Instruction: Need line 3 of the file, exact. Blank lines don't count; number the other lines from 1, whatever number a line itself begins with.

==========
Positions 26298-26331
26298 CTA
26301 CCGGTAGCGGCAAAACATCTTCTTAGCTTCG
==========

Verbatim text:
26301 CCGGTAGCGGCAAAACATCTTCTTAGCTTCG